[Advaita-l] Who is IShvara? Who is jIva?

Anand Hudli ahudli at gmail.com
Wed Jan 5 04:38:13 CST 2011

 There seem to be misconceptions about Ishvara and jIva among list members.
In order to understand the position of classical advaita authors on this
topic, it becomes necessary to examine the original texts themselves.
Fortunately for us, the work of collecting views from original advaita works
has already been done by none other than shrI appayya dIkshita.

Appayya Dikshita in his work, the siddhAnta-lesha-saMgraha presents the
views held by advaitins about Ishvara and jIva.

अथ क ईश्वरः को वा जीवः ? अत्रोक्तं प्रकटार्थविवरणे - अनादिरनिर्वाच्या
भूतप्रकृतिश्चिन्मात्रसम्बन्धिनी माया । तस्यां चित्प्रतिबिम्ब ईश्वरः, तस्या
एव परिच्छिन्नानन्तप्रदेशेष्वारणविक्षेपशक्तिमत्सु अविद्याभिधानेषु
चित्प्रतिबिम्बो जीव इति ।

Who is Ishvara (God)? Who is jIva (individual soul)? Here the PrakaTArtha
vivaraNa (of Anubhutisvarupacharya) says:

The beginningless and indescribable (anirvachanIyA, neither real nor false)
mAyA which is the origin of the world is related (as it were) to pure Cit
(Consciousness). The reflection of pure consciousness in that mAyA is
Ishvara. That mAyA is divided into many, many avidyAs that have
concealing and projective powers (AvaraNa and VikShepa shaktis). Pure
Consciousness reflected in avidyA is the jIva.

In this work, pure Cit (consciousness, nirguNa Brahman) is reflected in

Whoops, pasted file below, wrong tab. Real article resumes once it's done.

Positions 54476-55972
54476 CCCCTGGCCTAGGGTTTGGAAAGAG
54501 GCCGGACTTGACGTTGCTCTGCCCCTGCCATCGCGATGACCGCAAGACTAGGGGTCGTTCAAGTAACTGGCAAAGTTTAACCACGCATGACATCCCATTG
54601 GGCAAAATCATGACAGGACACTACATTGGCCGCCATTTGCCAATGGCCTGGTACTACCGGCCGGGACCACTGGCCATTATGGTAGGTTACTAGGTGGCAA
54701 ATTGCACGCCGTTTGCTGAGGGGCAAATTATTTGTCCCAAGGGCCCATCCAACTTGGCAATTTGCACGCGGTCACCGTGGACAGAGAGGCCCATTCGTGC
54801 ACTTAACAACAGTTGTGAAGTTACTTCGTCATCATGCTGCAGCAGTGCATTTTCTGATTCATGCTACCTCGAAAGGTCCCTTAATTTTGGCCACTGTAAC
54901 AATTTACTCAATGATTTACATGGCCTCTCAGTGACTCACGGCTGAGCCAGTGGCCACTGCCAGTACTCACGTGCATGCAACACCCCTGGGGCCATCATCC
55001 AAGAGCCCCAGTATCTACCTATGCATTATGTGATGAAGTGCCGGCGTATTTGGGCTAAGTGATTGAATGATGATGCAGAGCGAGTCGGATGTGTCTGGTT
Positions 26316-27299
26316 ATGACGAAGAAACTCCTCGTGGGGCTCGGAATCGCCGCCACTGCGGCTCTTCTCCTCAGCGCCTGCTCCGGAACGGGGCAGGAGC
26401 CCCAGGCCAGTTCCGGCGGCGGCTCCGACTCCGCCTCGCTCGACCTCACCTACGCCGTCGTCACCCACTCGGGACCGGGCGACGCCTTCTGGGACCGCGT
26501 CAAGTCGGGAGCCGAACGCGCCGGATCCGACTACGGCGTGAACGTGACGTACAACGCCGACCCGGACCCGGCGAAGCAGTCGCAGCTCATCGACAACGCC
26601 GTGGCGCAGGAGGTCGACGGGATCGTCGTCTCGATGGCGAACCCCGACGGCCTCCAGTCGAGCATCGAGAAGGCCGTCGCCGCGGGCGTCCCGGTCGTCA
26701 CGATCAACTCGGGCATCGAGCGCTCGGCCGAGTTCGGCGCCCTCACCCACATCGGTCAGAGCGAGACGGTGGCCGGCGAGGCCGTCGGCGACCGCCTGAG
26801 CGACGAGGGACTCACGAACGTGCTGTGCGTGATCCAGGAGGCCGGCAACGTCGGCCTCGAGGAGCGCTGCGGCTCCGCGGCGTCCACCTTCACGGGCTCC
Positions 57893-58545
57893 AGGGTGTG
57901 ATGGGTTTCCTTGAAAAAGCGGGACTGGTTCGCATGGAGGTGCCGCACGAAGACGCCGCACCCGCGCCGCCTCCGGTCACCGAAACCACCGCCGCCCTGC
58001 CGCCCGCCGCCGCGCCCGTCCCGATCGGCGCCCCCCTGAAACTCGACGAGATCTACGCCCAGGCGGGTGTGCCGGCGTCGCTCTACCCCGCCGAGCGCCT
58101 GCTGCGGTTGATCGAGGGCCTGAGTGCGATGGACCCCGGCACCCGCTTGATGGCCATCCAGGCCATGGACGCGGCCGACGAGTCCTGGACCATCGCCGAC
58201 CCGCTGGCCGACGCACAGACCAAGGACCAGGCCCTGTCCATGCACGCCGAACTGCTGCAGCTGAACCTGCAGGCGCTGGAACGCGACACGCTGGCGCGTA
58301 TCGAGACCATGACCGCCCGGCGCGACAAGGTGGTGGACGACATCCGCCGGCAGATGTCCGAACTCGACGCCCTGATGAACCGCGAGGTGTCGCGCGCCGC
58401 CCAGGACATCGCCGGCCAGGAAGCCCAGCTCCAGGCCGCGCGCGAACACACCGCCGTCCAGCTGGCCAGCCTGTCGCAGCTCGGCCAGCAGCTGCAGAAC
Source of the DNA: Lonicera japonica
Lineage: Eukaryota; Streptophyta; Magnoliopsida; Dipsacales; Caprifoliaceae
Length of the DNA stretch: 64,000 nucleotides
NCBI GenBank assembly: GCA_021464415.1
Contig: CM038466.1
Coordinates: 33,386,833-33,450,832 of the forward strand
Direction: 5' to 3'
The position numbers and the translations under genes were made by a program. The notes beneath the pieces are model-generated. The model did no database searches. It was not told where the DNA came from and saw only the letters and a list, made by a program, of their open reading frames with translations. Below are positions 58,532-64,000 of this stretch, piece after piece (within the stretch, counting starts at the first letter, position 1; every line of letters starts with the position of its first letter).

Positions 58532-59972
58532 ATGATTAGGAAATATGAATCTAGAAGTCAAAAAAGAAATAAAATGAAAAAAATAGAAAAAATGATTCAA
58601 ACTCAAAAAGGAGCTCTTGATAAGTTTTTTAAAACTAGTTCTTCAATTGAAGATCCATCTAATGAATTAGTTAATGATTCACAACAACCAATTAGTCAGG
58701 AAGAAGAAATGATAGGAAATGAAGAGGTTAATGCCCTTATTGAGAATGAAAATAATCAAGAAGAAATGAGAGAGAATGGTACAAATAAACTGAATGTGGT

undivided or samaShTi mAyA. This reflection is Ishvara or God. The same mAyA
is divided into myriad avidyAs which have two powers - AvaraNa shakti that
conceals Reality and vikShepa shakti that projects the unreal as the
Reality. The same Cit (nirguNa Brahman) reflected in an avidyA thus defined
is called a jIva or the individual soul. This individual avidyA is also
called vyaShTi mAyA.

तत्त्वविवेके तु - त्रिगुणात्मिकाया मूलप्रकृतेः "जीवेशावभासेन करोति माया
चाविद्या च स्वयमेव भवति" इति श्रुतिसिद्धौ द्वौ रूपभेदौ ।
रजस्तमोऽनभिभूतशुद्धसत्त्वप्रधाना माया, तदभिभूतमलिनसत्त्वा अविद्येति
मायाऽविद्याभेदं परिकल्प्य, मायाप्रतिबिम्ब ईश्वरः, अविद्याप्रतिबिम्बो जीव

The tattvaviveka (PanchadashI 1-16) says:

The mUlaprakRti consisting of the three guNas (sattva, rajas, and tamas) has
two forms in accordance with the shruti statement, "(The mUlaprakRti)
creates the appearance of jIva and Ishvara, and itself becomes mAyA and
avidyA." mAyA is that where pure sattva guNa is dominant and is not overcome
by rajas and tamas, (while) avidyA is that where sattva is impure, overcome
by rajas and tamas. Differentiating the two thus, it is said that the
reflection in mAyA is Ishvara and the reflection in avidyA is jIva.

Here is another definition, based on the three guNas. The mUlaprakR^iti is
itself mAyA and avidyA. Ishvara is the reflection of Cit in mAyA where the
sattva guNa dominates, but jIva is the reflection in avidya where the sattva
guNa is dominated by rajas and tamas.

(To be continued)


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